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Potato starch is made through an extensive process of washing, sometimes cooking, and then separating the starch present in potato cell walls so that it can be made into powdered or liquid form. In cooking, this starch is often considered a substitute thickener for cornstarch or white flour. It has a higher heat point than cornstarch, however, so it may be better for certain foods that require high temperatures.
Another benefit to potato starch, especially as compared to wheat flour as a thickener, is that it is gluten free. This means that people who want nice thick gravy, soups, or stews, but who haven’t been able to achieve this with flour due to gluten intolerance, can use the starch instead with excellent results. Like cornstarch, the cook generally has to dissolve the starch in a little bit of water before adding it as a thickener so it will blend easily with other ingredients. Many people especially prefer starch made from potatoes or corn when thickening sauces because it can help the sauces remain translucent, while flour creates a more muddied appearing sauce.
Shoppers will find many types of potato starch on the market, some in organic forms. It is occasionally sold as starch flour or potato flour instead, but usually all names refer to the same starch. Again, with the lack of gluten, such flour could be used as a substitute for wheat flour in a variety of recipes, greatly enhancing the number of gluten free products that a cook can make. Potato bread made with the starch or flour is often sweet and excellent, though consumers should check labels on commercial brands because they may contain some wheat flour.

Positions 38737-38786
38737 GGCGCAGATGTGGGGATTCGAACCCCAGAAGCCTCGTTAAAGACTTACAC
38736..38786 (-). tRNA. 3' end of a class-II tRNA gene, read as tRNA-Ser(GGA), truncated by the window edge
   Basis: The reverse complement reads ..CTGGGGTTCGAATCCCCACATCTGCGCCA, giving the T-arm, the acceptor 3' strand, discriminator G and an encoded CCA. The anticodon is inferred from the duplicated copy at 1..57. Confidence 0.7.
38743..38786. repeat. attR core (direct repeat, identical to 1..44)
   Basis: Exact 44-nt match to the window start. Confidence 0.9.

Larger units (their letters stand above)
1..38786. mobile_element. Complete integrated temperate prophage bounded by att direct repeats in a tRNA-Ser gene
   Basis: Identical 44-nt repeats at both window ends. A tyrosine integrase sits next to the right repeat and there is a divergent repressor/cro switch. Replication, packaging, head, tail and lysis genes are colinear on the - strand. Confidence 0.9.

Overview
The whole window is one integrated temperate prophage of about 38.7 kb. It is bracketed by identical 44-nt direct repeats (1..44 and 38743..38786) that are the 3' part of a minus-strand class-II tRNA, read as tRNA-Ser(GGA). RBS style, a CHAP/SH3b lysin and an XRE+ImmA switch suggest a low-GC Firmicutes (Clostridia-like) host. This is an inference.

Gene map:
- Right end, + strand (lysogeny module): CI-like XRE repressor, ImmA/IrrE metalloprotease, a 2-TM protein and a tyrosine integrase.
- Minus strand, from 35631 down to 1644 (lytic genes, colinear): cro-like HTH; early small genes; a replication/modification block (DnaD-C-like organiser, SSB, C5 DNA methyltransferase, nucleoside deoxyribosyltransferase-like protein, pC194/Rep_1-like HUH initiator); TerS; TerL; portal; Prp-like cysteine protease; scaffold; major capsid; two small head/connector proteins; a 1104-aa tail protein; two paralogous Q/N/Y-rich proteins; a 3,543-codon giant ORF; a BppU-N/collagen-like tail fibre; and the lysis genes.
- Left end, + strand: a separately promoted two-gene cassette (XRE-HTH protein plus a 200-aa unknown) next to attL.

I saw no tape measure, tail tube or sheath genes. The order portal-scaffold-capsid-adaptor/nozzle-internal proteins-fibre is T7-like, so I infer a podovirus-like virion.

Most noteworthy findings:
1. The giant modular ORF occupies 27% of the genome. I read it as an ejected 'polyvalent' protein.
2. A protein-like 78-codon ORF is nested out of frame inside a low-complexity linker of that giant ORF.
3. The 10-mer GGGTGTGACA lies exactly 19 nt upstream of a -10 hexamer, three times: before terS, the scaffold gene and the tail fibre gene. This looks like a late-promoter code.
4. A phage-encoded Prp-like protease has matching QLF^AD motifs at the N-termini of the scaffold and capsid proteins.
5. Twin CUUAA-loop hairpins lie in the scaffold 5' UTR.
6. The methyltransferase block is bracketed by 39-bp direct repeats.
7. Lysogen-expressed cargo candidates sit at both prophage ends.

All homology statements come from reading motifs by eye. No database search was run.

There are some interesting new applications for this starch that have nothing to do with cooking. It’s been found to be a creative way to make environmentally friendly products that are durable. “Plastic” cutlery made from potato and cornstarch is completely biodegradable and recyclable.
Some denim manufacturers also make clothing that is eco friendly. These jeans are made with organic cotton and given their indigo finish with a special group of ingredients that include mimosa flower and potato starch. They do sell for considerably more than standard denim jeans, however. Whether in cooking, cutlery or clothing, though, this humble starch is making its mark as being environmentally friendly and easy to use in lots of recipes.